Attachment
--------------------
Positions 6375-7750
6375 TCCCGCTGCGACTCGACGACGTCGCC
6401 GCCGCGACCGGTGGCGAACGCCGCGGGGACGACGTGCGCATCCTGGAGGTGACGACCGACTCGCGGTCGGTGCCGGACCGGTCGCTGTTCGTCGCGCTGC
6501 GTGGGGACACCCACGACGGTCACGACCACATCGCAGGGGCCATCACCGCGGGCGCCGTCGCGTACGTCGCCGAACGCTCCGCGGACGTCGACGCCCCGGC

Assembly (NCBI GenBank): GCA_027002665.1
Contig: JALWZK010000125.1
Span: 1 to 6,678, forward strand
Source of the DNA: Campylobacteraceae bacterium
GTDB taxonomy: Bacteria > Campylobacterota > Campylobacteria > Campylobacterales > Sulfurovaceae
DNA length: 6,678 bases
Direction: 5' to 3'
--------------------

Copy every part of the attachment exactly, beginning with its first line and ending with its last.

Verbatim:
Positions 6375-7750
6375 TCCCGCTGCGACTCGACGACGTCGCC
6401 GCCGCGACCGGTGGCGAACGCCGCGGGGACGACGTGCGCATCCTGGAGGTGACGACCGACTCGCGGTCGGTGCCGGACCGGTCGCTGTTCGTCGCGCTGC
6501 GTGGGGACACCCACGACGGTCACGACCACATCGCAGGGGCCATCACCGCGGGCGCCGTCGCGTACGTCGCCGAACGCTCCGCGGACGTCGACGCCCCGGC

Assembly (NCBI GenBank): GCA_027002665.1
Contig: JALWZK010000125.1
Span: 1 to 6,678, forward strand
Source of the DNA: Campylobacteraceae bacterium
GTDB taxonomy: Bacteria > Campylobacterota > Campylobacteria > Campylobacterales > Sulfurovaceae
DNA length: 6,678 bases
Direction: 5' to 3'